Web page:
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New Jersey’s Population Is Still Growing

March 17th, 2016 by

At the beginning of this year, the Census Bureau released new state population estimates for 2015. A quick analysis of the estimates reveals some interesting points.

New Jersey is still growing

Despite news stories about population growth in the Sunbelt that might have some people believing that the entire Northeast and Midwest regions are moribund, New Jersey is still growing, as it did throughout the previous decade as well (see Figure 1). It added 166,000 new residents between 2010 and 2015 — more than the population of Paterson, or of Trenton and Camden combined, or of Cherry Hill and Toms River combined. In fact, New Jersey’s numerical gain over the last five years is equivalent to more than one-fifth of the population of the entire state of North Dakota, a state that has made headlines for its Bakken oil-related rapid population growth.

pop chart 1New Jersey gained a modest 19,169 new people since 2014, in contrast to seven states — Illinois, West Virginia, Connecticut, Mississippi, Maine, Vermont, and New Mexico — that actually did lose population over the last year. In fact, an additional 19 states gained fewer residents in the past year than New Jersey did, allowing New Jersey to place in the top half of states in terms of absolute increases.

Population growth rate is slow

In terms of percent change, New Jersey’s growth continues to be well below that of most of the rest of the country. Its growth rate of 1.89 percent over the five years between 2010 and 2015 ranked it 35th among the 50 states. (The national population grew by 4.1 percent over the same period; New York grew by 2.2 percent, ranking 30th, and Pennsylvania grew by 0.8 percent, ranking 42nd.) In terms of growth since 2014, New Jersey ranks 36th. For comparison, it ranked 37th in percent growth from 2000 to 2010, so not much has changed.

The misperception that New Jersey is no longer growing probably arises not only from its low actual growth rate but also from stories about it losing residents to other parts of the country. And it is true that New Jersey has lost a substantial number of out-migrants to other states — from 2010 to 2015, roughly 270,000 more people moved out of New Jersey to another state than moved into New Jersey from elsewhere in the United States. This was the third largest net domestic out-migration, behind New York and Illinois and just ahead of California. Four other states have lost at least 100,000 net out-migrants since 2010: Michigan, Ohio, Pennsylvania, and Connecticut. But this is nothing new; those first six states were also the top six states for net domestic out-migration for the 2000s.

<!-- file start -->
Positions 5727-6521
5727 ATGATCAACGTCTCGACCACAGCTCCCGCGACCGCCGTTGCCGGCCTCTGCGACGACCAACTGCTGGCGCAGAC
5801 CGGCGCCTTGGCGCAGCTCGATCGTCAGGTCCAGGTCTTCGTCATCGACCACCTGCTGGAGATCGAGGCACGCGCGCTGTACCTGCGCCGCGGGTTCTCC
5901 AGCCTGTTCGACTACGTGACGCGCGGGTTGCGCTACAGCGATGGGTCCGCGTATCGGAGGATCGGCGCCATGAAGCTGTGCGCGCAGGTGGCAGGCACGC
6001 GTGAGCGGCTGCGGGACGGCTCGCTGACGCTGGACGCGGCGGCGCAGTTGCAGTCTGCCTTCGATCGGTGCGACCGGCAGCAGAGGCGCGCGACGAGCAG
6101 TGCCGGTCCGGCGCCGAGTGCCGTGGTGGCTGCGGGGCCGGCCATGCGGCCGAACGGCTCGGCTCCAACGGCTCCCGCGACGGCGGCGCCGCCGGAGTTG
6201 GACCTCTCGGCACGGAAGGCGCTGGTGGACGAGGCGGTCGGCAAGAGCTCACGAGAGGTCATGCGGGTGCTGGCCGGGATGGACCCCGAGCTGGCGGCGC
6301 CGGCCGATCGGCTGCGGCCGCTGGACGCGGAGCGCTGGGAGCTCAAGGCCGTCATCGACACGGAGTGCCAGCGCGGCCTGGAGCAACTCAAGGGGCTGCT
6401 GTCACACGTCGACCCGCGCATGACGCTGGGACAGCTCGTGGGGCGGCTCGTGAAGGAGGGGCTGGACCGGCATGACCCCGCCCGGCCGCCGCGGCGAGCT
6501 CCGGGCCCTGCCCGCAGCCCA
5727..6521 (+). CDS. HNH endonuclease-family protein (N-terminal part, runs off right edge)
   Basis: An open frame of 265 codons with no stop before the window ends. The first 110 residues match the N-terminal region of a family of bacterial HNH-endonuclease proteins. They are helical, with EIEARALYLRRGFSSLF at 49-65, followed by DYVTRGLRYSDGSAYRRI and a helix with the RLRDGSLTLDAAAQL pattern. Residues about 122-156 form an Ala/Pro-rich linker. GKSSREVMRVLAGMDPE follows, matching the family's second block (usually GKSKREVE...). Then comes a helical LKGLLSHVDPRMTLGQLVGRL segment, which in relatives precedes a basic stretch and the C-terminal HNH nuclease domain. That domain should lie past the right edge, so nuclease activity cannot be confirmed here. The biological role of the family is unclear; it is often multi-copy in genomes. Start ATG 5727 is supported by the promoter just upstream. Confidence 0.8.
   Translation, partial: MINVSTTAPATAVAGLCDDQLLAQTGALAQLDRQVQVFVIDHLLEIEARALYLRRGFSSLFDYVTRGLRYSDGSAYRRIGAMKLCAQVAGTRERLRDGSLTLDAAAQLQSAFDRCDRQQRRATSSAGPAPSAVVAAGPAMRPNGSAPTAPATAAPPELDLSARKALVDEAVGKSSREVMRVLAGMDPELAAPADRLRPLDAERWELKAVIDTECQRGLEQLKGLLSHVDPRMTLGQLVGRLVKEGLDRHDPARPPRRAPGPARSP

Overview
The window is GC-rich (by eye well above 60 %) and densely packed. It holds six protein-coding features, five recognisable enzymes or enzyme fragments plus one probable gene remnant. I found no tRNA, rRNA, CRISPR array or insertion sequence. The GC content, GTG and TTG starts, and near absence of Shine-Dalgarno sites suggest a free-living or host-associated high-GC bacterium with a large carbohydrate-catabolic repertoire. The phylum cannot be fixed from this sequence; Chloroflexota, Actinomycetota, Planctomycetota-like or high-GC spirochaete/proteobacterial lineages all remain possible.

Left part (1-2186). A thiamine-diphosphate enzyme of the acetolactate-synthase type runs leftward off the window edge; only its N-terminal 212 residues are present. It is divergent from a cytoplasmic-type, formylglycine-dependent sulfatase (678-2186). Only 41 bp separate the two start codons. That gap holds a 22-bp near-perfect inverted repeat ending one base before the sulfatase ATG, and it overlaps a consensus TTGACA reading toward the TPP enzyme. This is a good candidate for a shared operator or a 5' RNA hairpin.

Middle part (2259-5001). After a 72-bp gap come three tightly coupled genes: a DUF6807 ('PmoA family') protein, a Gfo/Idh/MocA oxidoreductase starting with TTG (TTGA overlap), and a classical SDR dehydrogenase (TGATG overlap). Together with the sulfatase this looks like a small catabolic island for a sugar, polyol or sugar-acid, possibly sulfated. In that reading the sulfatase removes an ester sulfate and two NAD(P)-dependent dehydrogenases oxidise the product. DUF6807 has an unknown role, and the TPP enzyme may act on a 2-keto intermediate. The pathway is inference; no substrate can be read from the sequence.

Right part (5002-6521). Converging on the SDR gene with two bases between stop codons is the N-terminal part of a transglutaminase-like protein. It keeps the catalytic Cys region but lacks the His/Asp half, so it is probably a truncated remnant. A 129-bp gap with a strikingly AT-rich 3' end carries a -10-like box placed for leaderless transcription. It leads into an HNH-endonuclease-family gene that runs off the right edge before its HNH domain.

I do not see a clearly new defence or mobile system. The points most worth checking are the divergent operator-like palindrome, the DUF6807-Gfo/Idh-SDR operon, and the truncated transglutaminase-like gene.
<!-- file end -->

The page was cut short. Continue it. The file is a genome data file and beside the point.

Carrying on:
International immigration and natural increases keep New Jersey growing

How can New Jersey still be growing if it is losing so many out-migrants to other states? Because its net outflow to other parts of the United States is roughly counterbalanced by immigrants from other countries, although the cumulative totals are much closer in magnitude for the 2010-2015 period than they had been for the 2000s. From 2000 through 2009, international immigrants outnumbered net domestic out-migrants by about 48,000; for 2010 through 2015, the difference is only slightly more than 1,000. But because the difference is more often positive than negative from one year to the next, the net result is that from 2000 to 2015 more people have come to New Jersey from overseas than have left New Jersey for elsewhere in the U.S. Not all of New Jersey’s peers are lucky enough to attract international immigrants at rates sufficient to make up for their domestic losses, though; among the eight states having net domestic outflows of 100,000 or more from 2010 to 2015, only New Jersey, Pennsylvania, and California gained more international immigrants than they lost domestic migrants. In New York, Illinois, Michigan, Ohio, and Connecticut, immigrants don’t make up for net losses to other states.